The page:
I read two fantastic posts over the last few weeks on the current state of college journalism. They both brought back a lot of good memories. Though I’m not technically using my journalism degree in a news field, I wouldn’t have done anything differently. I had great professors and made great friends studying communication. I get to apply lessons I learned in those classes to marketing and the web each day.
Most of these lessons were learned during my time at the Andersonian – our humble student newspaper at Anderson University.
Here’s my advice to those currently working on staff at a student newspaper:
1. Learn what it feels like to screw up. One of my more stressful moments of my college journalism career was publishing a story on a flu outbreak on campus. I had to reassure the campus health director over and over that I wouldn’t misrepresent anything to cause more panic among students. It took 30 minutes of persuading to get her to even do the interview. One of her only requests was for me to avoid the word “quarantine” when talking about a particular group of students who were ill. I used less colorful language in my draft, but before publication the eds. substituted the word in. She was furious. I was embarrassed and upset at myself for not alerting my editors to not reword that language.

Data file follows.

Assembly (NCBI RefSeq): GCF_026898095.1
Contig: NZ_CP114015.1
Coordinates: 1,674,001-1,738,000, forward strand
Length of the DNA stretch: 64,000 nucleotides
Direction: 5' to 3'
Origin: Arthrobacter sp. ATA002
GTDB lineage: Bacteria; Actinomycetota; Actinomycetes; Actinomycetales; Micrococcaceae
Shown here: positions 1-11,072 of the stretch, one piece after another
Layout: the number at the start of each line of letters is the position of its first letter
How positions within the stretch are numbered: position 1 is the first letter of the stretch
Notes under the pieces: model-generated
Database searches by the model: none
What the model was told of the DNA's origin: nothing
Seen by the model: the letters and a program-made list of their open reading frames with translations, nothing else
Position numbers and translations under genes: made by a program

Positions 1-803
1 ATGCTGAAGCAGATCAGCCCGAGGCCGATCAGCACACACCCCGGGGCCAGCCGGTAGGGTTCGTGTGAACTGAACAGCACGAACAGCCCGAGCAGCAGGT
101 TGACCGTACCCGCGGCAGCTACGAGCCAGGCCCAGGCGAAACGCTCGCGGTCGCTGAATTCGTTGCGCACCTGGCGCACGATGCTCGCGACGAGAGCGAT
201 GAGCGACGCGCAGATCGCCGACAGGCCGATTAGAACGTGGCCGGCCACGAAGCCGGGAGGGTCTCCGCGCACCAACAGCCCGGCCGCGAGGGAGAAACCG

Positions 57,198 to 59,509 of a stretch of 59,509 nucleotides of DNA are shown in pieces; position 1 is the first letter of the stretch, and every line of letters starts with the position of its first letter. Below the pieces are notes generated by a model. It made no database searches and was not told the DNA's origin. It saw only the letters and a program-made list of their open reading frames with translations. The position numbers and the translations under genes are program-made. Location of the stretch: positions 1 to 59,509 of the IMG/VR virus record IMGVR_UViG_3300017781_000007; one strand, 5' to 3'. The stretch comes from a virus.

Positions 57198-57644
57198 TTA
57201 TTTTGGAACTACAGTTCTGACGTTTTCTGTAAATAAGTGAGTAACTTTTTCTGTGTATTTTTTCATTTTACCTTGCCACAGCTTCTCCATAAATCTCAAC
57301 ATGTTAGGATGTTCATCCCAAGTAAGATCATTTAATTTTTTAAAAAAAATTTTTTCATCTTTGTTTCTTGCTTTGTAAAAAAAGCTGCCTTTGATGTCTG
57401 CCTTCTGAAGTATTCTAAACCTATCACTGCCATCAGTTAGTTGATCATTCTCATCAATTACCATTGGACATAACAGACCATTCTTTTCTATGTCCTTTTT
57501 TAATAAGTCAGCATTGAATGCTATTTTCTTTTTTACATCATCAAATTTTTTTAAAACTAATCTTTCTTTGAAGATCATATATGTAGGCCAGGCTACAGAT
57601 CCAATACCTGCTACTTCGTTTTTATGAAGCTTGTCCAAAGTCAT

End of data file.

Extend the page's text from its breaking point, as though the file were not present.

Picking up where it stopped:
2. Learn to take criticism. People will inevitably make fun of the paper that you stay up all night to edit. They’ll find mistakes and laugh. Some of these people will be professors in other departments. When you work really hard on a story and somebody picks it apart, it is really easy to get defensive. Learn to appreciate the criticism and become a better writer. Use it for motivation.
3. Learn to ask hard questions. Get a passion for seeking real news. Most student journalists find their campuses boring, but the best will view college as a place with lots of interesting things going on, not to mention experts on nearly every subject imaginable. I was always taught to ‘follow the money’ with any big story. There’s more money than ever flowing in and out of higher education. It’s a fascinating environment.
4. Learn to make people mad. It will happen to even the nicest journalist during your career. Better get used to it. If you are honest in the workplace, you will ruffle a few feathers…especially if your work shows up in thousands of mailboxes every day.
Writing at a college newspaper is stressful. It’s nerve-wracking, scary and sometimes annoying when you are trying to study for a bunch of other classes. It also teaches you an incredible amount. It turns out things don’t get any easier in the real world, though, so learning these lessons early on will make you more prepared for whatever career path you end up taking.